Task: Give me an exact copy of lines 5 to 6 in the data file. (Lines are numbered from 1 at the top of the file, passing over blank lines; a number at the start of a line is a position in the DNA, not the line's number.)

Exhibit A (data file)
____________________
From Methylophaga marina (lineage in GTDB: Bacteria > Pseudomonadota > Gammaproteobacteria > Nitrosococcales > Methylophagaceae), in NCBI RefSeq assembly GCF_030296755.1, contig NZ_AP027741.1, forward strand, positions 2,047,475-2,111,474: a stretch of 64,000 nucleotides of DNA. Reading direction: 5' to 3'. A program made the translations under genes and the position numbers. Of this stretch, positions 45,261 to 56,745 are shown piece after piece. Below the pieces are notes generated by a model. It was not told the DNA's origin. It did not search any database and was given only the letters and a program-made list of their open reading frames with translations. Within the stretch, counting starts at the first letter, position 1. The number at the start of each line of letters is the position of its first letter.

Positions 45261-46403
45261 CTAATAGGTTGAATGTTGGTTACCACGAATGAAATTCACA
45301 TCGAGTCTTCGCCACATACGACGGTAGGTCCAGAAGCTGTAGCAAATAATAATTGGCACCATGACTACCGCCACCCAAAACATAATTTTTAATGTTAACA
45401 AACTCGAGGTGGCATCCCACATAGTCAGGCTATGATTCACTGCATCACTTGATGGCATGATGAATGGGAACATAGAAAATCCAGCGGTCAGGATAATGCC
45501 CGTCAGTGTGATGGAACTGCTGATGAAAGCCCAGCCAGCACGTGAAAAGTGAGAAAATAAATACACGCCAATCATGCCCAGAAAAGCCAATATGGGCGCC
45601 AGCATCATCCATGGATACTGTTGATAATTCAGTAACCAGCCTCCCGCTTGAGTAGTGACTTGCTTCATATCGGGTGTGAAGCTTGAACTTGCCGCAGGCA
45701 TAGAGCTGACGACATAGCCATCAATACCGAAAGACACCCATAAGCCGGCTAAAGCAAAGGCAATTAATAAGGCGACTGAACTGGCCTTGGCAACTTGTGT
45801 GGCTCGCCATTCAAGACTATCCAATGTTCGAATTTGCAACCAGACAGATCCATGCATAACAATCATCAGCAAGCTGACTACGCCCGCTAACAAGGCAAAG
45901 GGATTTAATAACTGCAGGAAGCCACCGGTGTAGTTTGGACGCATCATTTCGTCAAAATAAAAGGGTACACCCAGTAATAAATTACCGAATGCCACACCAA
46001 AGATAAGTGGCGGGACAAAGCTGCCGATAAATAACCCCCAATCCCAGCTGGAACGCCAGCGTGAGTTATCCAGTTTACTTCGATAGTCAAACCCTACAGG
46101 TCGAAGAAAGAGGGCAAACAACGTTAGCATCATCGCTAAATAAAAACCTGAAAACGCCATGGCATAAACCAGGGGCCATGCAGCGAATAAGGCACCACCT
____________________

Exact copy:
45401 AACTCGAGGTGGCATCCCACATAGTCAGGCTATGATTCACTGCATCACTTGATGGCATGATGAATGGGAACATAGAAAATCCAGCGGTCAGGATAATGCC
45501 CGTCAGTGTGATGGAACTGCTGATGAAAGCCCAGCCAGCACGTGAAAAGTGAGAAAATAAATACACGCCAATCATGCCCAGAAAAGCCAATATGGGCGCC